Three Communities Respond To War
News that Europe was on the verge of descending into war came as a shock to the people of Brantford, Brant County and Six Nations. Nonetheless, they responded quickly. The reaction of Six Nations was nuanced, reflecting the complexity of the alliance between sovereign nations.
The corner of Queen Street and Dalhousie Street was the place to be as war threatened to break out in Europe in August 1914. Residents eager to get the latest news from Europe gathered outside the home of The Brantford Expositor in the days and evenings leading up to the Declaration of War. “Not since election night has there been such a large crowd around The Expositor building bulletin service boards and the office windows from which the despatches were announced,” The Expositor reported on Aug. 3, 1914.
Back then, The Expositor would put breaking news headlines on bulletin boards in the windows for passersby. The Expositor gathered news from a variety of wire services, some being sporadic and the stories were subsequently published in the daily newspaper.
Shortly, after 8 p.m. on Aug. 4, 1914, the people of Brantford received the BIG news they had been anticipating. A news flash had arrived at The Expositor – England and Germany were at war.
Reaction to the war was swift and enthusiastic. The city was home to many British reservists who had moved to Canada to establish new lives. Following the declaration, they were either on their way or making plans to return to their units.
The Army and Navy Veterans Association held a meeting following the declaration of war and passed a resolution authorizing a letter to be written to the Hon. Sam Hughes, Canadian Minister of the Militia, offering their services.
At the same time, the sergeants of the 25th Brant Dragoons offered their services to Britain. The sentiment in the community was best captured by The Expositor - “Brantford is not going to be left behind other Canadian cities in giving a practical demonstration of its loyalty to the Mother Country in time of strife.”
The city council of the day planned to meet within a day or two of war being declared to come up with some way of supporting the British Reservists and those who volunteered for service overseas.
The Six Nations response to the war continued their tradition of military support for the British Crown. Once Great Britain declared war, the Six Nations Confederacy Council, as the official governing body within the Grand River Territory, declared neutrality, as they had during the American Revolution and during the initial stages of the War of 1812. This did not mean that the Confederacy Council opposed people enlisting. Instead, Six Nations persons had the freedom to enlist as individuals. Although they were not at war, the Confederacy Council still supported the Six Nations men and women who served.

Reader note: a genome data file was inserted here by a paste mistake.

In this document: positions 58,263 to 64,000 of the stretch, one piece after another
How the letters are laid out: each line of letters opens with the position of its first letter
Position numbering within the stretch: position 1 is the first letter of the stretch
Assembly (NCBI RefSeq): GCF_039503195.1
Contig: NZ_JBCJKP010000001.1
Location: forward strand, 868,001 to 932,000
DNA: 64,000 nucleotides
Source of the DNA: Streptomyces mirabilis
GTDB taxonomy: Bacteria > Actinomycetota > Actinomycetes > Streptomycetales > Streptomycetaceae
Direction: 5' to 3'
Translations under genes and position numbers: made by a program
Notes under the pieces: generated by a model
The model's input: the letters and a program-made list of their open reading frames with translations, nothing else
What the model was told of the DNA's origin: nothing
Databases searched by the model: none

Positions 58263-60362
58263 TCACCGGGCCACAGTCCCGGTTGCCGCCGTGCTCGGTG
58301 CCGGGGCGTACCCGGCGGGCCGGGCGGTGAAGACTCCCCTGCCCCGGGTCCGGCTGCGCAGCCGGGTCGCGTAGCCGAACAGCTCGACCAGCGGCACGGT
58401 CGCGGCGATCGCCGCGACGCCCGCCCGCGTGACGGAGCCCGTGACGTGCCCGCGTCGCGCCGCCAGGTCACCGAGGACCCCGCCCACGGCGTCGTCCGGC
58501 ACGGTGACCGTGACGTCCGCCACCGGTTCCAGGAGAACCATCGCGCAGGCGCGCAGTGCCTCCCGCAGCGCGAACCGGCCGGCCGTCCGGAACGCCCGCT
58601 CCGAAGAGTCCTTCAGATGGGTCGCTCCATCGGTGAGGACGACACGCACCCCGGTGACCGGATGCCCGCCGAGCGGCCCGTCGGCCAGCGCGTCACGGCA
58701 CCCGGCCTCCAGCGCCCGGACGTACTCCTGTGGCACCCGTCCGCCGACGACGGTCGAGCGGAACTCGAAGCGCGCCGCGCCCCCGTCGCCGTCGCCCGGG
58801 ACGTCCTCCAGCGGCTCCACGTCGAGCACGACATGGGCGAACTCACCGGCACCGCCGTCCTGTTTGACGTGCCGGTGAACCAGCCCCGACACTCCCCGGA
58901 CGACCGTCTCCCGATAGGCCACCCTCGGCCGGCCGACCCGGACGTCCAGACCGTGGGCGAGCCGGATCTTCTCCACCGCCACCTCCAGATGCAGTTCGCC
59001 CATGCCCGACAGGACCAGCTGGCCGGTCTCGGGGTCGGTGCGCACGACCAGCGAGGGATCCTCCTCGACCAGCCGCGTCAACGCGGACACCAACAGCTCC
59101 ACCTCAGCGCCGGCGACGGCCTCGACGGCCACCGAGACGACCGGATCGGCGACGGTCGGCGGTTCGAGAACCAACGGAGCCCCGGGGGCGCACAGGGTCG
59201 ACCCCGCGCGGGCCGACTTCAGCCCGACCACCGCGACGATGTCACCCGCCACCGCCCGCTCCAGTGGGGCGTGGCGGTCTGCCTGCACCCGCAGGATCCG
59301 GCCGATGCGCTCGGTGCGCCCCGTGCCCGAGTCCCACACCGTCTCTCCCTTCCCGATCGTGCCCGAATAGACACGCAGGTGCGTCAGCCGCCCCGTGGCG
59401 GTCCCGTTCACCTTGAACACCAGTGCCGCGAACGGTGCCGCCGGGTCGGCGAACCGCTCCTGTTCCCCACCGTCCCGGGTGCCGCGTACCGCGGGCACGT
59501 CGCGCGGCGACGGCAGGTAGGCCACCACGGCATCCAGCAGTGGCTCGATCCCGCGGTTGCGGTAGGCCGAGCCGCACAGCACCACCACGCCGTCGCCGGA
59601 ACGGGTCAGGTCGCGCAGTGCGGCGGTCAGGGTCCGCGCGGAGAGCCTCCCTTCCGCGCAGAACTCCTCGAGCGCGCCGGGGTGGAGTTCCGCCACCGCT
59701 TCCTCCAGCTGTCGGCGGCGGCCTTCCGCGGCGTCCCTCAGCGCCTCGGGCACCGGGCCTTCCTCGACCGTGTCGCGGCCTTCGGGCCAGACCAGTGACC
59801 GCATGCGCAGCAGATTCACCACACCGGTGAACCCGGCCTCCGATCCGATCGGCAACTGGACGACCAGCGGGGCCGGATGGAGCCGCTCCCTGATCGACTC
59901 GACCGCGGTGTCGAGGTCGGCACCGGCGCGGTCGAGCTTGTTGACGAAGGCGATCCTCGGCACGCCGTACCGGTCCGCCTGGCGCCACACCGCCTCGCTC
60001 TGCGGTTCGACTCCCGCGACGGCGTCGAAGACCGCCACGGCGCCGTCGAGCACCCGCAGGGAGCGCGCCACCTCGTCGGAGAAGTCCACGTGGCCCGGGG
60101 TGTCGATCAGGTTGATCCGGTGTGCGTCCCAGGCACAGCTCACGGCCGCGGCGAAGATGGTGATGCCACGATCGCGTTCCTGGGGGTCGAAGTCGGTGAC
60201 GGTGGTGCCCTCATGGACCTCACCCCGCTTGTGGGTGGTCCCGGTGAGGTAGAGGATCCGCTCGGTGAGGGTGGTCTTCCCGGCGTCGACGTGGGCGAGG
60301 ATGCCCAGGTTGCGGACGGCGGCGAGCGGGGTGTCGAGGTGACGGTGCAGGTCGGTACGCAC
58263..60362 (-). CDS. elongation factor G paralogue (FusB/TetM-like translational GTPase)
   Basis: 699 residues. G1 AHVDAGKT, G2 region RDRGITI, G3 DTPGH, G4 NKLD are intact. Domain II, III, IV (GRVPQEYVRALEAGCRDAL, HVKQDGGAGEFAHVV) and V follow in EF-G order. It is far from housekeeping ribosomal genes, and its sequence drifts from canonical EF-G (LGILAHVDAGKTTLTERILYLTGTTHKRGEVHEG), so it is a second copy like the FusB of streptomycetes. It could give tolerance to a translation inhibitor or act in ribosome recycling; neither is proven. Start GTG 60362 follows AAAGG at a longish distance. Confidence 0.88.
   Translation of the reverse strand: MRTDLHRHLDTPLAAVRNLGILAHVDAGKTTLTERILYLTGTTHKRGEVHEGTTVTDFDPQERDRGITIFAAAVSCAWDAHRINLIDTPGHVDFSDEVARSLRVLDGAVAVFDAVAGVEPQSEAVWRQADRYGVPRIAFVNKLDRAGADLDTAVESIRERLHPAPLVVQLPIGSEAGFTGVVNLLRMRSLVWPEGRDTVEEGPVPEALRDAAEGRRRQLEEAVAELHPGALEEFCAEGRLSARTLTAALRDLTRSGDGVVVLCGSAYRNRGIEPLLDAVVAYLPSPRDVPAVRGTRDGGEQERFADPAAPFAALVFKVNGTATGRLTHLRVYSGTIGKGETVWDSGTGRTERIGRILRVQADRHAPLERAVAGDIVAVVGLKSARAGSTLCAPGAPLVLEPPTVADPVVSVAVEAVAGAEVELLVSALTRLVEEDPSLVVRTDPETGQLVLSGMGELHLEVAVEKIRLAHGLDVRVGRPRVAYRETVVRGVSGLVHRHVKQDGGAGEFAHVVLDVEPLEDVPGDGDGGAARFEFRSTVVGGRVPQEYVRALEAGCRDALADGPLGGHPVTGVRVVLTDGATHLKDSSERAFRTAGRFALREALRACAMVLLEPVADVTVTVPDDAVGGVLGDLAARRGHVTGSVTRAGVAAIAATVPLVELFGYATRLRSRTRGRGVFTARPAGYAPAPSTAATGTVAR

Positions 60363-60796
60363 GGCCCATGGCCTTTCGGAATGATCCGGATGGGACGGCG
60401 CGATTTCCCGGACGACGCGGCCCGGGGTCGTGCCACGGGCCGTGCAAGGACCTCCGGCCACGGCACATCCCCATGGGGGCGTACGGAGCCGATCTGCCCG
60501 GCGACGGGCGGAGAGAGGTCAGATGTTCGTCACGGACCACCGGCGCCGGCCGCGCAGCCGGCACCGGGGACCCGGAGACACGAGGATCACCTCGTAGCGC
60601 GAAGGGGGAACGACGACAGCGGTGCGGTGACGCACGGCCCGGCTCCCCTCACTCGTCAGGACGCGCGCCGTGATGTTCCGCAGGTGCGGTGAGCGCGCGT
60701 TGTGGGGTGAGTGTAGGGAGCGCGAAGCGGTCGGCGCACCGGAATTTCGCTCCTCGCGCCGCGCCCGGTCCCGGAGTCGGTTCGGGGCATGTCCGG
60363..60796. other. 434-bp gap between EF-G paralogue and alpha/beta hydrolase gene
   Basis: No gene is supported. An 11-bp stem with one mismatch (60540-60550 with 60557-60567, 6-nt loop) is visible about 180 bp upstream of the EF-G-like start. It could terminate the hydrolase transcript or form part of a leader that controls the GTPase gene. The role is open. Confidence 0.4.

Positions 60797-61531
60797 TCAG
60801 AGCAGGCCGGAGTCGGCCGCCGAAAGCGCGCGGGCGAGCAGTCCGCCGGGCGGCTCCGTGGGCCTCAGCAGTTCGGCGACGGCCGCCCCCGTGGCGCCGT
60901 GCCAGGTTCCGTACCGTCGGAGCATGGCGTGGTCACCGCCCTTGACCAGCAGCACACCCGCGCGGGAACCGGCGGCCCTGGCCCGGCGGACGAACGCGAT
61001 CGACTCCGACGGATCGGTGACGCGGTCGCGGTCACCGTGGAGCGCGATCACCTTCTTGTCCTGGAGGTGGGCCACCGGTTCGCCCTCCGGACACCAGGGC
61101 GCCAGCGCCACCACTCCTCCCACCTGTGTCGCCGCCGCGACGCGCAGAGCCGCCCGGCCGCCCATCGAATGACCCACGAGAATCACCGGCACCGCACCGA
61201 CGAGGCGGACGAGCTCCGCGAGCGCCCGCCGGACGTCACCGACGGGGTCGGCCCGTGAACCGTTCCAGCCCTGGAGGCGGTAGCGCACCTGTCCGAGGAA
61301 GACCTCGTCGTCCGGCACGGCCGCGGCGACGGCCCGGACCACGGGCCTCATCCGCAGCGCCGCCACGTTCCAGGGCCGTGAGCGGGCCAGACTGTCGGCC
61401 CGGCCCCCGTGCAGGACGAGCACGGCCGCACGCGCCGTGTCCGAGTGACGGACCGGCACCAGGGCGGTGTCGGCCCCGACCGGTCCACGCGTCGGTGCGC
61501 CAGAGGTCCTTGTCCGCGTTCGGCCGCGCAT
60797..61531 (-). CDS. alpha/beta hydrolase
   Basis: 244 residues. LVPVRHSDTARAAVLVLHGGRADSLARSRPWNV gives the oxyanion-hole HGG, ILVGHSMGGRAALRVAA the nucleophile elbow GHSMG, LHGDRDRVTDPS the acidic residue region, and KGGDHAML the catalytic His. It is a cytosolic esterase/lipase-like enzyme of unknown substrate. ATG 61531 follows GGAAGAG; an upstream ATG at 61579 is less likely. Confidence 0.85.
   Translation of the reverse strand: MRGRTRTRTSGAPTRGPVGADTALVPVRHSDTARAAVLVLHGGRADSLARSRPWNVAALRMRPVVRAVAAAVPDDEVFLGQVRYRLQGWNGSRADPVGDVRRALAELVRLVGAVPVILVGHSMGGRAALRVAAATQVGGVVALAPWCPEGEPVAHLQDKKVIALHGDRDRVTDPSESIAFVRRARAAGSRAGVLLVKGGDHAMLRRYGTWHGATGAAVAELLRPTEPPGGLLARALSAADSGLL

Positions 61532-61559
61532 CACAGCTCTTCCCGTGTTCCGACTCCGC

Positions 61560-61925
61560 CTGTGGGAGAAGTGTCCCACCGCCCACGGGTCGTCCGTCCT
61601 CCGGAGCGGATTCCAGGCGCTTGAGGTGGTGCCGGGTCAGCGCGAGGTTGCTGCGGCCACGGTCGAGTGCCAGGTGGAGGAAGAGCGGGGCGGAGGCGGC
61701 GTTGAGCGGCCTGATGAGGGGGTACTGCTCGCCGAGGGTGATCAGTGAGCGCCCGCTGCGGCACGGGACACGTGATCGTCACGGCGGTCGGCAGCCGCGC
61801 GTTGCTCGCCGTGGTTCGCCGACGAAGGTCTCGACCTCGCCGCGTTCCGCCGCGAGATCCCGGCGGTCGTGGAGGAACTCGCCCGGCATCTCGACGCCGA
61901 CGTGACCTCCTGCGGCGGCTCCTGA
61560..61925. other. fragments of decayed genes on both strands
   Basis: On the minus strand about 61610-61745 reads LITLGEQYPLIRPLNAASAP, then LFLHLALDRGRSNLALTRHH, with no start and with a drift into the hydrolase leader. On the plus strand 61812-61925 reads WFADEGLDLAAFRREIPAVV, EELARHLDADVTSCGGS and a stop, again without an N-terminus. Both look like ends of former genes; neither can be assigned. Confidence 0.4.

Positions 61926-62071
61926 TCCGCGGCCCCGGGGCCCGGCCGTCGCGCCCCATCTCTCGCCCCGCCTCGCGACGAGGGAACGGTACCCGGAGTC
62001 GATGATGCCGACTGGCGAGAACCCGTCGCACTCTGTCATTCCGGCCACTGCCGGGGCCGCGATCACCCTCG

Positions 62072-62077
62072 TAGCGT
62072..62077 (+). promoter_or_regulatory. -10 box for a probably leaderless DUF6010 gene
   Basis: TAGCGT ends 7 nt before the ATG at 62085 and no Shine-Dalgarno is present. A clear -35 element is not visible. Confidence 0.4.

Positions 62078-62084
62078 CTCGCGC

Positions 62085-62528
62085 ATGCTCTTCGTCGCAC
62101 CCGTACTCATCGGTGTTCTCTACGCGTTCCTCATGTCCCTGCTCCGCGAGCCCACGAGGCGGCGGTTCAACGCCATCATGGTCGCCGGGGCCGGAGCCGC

Declaring neutrality was a means of signaling to the British Crown that the Confederacy Council desired a meeting to discuss terms of their alliance. Erosion of First Nations’ rights, especially with the passing of the Indian Act (1876), meant that the Six Nations Confederacy Council thought it best to wait before committing their people to war. As in the past, Six Nations would not go to war for Britain unless they were asked by a representative of the Crown like the King, the Governor General, or a British diplomat.
Once an appeal from a representative was received, the Chiefs of Six Nations would meet with said representative, to determine what assurances would be made to the Six Nations if they participated in the conflict. If suitable terms were reached by the Chiefs, who took care of such civil matters, the final decision to go to war was given to the Clan Mothers. They would make the final declaration of war on Germany and appoint war chiefs to guide Six Nations through the conflict. In this way the civil Chiefs of the Six Nations Confederacy Council could never declare war on their own. If they were to do this, they would be required to hand their titles back to the Clan Mothers for the duration of the conflict. 
 The Brantford Expositor, August 5, 1914.
 The Six Nations were not the only First Nations group in Canada to refuse to support the First World War until they were asked to participate by the British Crown. See Janice Summerby, Native Soldiers, Foreign Battlefields (Ottawa: Veterans Affairs Canada, 2005), 6 and Fred Gaffen, Forgotten Soldiers (Penticton, British Columbia: Theytus Books, 1985), 20.
 Lloyd King “114th Regiment in the Great War” (Unpublished speech in the Woodland Cultural Centre’s Warrior Files), 1, Barbra M. Wilson, ed. Ontario and the First World War (Toronto: The Champlain Society, 1977), cxi, and A.A. Goldenweiser “On Iroquois Work 1912” in the Summery Report of the Geological Survey Branch of the Canadian Department of Mines, 1912 (1914), 468.
 Tom Porter “Traditions and Customs of the Six Nations” in Pathways to Self Determination, Leroy Littlebear, Menno Bolt, J. Anthony Lang eds. (Toronto: University of Toronto Press, 1984), 21.